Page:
Panel Approves Prieto Bill to Restructure Rutgers Governing Boards

Legislation Would Reduce Membership of University’s Board of Trustees

Legislation Assembly Speaker Vincent Prieto sponsored to encourage greater efficiency within governing bodies at the state’s largest university was advanced Monday by an Assembly panel.

The bill (A-3988) would reduce the number of members on the Rutgers University Board of Trustees. It would also eliminate dual membership on both the Rutgers Board of Trustees and the Rutgers Board of Governors.

The measure follows the Board of Governors’ vote last Tuesday to support reducing the number of people serving on the Board of Trustees. In accordance with the decision, the Board of Trustees will have 41 members, down from 59. The legislation is intended to codify the governors’ vote – which calls for the first major restructuring of the boards in about 60 years – into state law.

“Rutgers has taken the lead in an effort to streamline operations and create a better-organized structure for its governing boards,” said Prieto (D-Bergen/Hudson). “All this was done to advance the goal of making the state’s flagship public university the best possible place for students in New Jersey, an objective that we all share.”

Under current law, the Rutgers Board of Trustees, which oversees the land and money the school acquired prior to 1956, includes charter trustees, alumni trustees and public trustees. Six of the 11 public trustees appointed by the governor also serve on the 15-member Board of Governors, which approves budgets, sets tuition and chooses the university president. The bill removes from the Board of Trustees the six public trustees who also serve on the Board of Governors.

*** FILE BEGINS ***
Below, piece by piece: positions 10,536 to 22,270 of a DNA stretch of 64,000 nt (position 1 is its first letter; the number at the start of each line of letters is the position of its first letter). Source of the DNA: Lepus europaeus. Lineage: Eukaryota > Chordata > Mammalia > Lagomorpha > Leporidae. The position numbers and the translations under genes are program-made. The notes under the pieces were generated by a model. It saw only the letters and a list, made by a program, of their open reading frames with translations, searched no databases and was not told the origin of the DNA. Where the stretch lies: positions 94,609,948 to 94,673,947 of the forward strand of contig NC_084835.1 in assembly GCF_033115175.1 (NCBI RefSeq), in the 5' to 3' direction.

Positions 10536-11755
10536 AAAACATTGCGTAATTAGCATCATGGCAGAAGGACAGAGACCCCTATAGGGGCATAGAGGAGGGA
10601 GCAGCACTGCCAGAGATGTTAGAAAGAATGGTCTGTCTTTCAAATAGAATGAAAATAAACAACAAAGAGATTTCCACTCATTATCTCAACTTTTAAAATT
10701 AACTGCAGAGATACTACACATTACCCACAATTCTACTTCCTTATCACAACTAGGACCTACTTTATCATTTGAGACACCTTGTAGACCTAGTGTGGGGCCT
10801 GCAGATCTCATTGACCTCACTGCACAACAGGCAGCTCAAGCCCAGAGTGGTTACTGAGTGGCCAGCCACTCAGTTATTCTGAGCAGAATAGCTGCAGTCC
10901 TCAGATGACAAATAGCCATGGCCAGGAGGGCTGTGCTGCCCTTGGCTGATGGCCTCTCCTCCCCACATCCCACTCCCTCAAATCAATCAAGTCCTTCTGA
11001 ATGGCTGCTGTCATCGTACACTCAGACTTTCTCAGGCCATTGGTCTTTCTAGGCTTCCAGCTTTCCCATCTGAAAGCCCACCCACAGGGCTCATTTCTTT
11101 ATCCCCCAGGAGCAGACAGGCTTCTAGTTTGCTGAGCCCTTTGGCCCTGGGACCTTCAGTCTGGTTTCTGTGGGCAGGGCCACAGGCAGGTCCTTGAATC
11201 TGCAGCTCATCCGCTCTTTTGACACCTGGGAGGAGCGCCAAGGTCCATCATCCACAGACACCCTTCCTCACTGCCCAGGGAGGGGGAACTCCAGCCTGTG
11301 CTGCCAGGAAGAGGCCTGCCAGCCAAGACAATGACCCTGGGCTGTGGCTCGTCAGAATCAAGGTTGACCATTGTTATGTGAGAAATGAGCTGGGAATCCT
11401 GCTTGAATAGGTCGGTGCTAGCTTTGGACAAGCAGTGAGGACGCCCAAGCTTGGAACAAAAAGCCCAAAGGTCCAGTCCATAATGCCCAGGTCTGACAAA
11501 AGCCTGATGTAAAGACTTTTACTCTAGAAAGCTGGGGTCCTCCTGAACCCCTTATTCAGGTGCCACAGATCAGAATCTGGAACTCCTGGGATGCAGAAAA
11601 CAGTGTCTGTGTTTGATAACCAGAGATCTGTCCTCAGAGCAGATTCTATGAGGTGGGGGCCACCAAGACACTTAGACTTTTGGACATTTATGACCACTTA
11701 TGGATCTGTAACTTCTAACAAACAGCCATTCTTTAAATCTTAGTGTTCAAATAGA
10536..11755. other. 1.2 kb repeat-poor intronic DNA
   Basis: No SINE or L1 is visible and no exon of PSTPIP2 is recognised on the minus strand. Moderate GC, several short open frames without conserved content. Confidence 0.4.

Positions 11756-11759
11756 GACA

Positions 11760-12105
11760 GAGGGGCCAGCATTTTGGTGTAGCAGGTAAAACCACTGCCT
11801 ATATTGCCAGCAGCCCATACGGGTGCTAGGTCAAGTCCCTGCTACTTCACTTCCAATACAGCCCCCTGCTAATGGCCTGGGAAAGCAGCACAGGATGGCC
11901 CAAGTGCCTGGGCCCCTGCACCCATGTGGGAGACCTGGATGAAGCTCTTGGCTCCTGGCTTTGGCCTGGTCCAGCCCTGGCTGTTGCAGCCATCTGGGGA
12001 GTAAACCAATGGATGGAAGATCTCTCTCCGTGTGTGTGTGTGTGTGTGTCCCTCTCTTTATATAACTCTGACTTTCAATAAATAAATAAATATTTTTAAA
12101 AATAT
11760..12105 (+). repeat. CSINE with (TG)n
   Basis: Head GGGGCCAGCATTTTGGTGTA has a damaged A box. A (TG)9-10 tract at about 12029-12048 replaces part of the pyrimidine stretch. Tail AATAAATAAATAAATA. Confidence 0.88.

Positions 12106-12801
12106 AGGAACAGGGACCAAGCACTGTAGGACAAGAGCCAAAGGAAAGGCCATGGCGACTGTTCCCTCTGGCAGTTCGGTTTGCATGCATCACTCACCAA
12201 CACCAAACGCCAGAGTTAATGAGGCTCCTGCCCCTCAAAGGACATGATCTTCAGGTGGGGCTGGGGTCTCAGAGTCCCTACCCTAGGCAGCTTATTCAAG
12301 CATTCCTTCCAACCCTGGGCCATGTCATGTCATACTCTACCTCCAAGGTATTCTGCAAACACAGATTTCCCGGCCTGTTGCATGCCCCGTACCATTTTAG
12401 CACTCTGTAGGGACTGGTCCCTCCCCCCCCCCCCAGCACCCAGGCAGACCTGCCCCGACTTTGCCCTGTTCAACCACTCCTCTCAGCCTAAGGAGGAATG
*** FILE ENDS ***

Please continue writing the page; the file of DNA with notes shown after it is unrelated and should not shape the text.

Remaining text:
As per the bill, any member appointed from the Board of Trustees to sit on the Board of Governors would be required to relinquish his or her place on the Board of Trustees upon taking the oath of office for the Board of Governors.

“The Rutgers Board of Governors has the power to make the bulk of the major decisions about the university’s future, rendering the current state of the Board of Trustees excessive,” said Prieto. “Considering its status as a major research university that attracts students from across the state, across the nation and across the world, this move is representative of progress not only for Rutgers but for all of New Jersey.”

The bill was advanced by the Assembly Appropriations Committee.